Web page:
Emily Gravett (winner of the Kate Greenaway Medal) outdid herself once again with Old Hat, the whimsical tale of a creature named Harbet. As both author and illustrator, Gravett takes her readers on a journey through a world that feels equally cartoon-ish and familiar. The illustrations in Old Hat compliment and enhance the text perfectly, in a way that may very well only be possible when the same hands that wrote the characters into existence bring those characters to life in illustration. Gravett’s work is bright, vibrant, and intricate, and tells the heartwarming story of one little creature’s journey to be himself boldly.
While most pages contain text that is consistent in font and structure, the text (particularly the phrase “OLD HAT!”) is used to convey emotion and does so quite effectively. “OLD HAT!” is used multiple times throughout the book, and each time is paired with illustrations that make the reader feel the exclusion that Harbet must feel in that moment. While several pages contain text describing multiple events in the sequence of the story, the text is located next to isolated illustrations that clarify the order in which the reader should approach the page.
Gravett’s charming illustrations stand alone in much of the book, without backgrounds or embellishments to distract from the characters themselves. The illustrations are eye-catching and vibrant, with their texture seeming to pop off the page. The illustrations, which are so focused on the characters, add a depth of emotion to the text that does not exist if one simply reads the words on the page. Gravett manages to make her readers feel what her characters must be feeling and draws her readers into the story that way. The illustrations in this work in particular tell pieces of the story that are never made explicit in the text. At the end of the story, Harbet decides that he does not need to wear a hat, and the reader sees for the first time that Harbet actually has colorful feathers sticking up out of the top of his head! I did not realize until that moment that I had never seen Harbet without his hat on, and I went back to the beginning of the book to check that I had not simply missed his colorful plumage somehow. I had not; Gravett used her illustrations to finish telling the story that the text in her book had begun.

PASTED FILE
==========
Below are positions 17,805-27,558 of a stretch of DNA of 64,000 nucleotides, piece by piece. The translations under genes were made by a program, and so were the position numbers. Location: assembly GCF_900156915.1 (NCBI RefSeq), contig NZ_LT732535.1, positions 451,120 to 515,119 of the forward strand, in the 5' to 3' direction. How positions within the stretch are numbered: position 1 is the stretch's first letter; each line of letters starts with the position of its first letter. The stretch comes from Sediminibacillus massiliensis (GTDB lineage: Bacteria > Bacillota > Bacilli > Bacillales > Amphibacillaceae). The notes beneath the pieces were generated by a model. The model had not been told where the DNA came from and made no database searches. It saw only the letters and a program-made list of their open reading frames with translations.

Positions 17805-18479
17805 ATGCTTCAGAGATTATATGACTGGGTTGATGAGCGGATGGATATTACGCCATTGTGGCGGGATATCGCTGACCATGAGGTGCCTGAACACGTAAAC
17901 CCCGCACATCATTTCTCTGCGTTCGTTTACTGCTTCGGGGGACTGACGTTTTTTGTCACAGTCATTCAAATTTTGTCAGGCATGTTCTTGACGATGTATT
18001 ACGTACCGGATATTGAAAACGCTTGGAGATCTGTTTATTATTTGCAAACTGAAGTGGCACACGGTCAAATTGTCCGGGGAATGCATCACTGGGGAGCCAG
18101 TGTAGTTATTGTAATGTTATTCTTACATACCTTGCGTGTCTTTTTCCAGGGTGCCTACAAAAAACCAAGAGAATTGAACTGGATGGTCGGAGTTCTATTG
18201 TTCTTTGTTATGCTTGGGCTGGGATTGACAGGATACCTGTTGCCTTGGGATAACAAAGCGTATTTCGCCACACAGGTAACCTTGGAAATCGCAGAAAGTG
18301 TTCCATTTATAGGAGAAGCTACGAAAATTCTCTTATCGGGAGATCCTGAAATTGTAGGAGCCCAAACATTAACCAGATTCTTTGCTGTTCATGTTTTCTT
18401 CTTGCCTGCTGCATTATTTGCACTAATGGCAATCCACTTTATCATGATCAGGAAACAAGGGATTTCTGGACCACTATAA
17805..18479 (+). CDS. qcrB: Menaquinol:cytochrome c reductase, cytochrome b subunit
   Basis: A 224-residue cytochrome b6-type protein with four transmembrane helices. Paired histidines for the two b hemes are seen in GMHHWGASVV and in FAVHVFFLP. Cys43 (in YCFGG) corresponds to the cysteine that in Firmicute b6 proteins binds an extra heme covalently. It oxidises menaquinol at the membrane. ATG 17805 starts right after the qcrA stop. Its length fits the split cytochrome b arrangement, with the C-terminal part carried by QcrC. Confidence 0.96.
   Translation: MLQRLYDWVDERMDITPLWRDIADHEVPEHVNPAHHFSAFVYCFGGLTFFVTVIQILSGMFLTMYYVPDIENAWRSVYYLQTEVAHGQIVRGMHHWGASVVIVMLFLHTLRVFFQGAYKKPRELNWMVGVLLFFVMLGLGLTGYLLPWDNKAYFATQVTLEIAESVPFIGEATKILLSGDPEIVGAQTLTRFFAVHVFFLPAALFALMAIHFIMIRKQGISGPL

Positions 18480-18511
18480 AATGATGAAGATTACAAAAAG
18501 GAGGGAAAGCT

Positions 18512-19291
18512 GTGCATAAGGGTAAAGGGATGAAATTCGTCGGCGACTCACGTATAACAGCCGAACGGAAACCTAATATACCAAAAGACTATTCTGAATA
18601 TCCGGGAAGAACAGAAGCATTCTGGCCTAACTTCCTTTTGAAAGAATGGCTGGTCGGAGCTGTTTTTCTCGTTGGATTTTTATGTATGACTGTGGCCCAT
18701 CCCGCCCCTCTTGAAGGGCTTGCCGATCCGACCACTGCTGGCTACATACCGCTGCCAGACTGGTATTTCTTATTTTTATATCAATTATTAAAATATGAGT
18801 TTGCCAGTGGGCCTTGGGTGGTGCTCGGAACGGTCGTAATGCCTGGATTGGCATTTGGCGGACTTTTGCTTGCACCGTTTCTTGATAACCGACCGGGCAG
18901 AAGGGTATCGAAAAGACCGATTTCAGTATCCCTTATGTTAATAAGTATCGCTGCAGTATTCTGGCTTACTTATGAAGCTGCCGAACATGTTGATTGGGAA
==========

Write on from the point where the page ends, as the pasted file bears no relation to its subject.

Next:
It truly amazes me that cartoon characters can present readers with such familiar feelings, such as feeling excluded or not feeling confident in who you are. Harbet goes on a journey to accept and embrace himself boldly, and I think we all agree that he is better off because of that! While different people experience these emotions differently, all people (at some level) can relate to being made to feel “other.” Watching Harbet’s tale unfold will impact readers differently, but the message being shared will hold meaning for readers of all ages. I would be most likely to read this book out loud to children in the lower elementary grades, but reading Gravett’s work is an experience for all readers, an experience which I cannot recommend highly enough.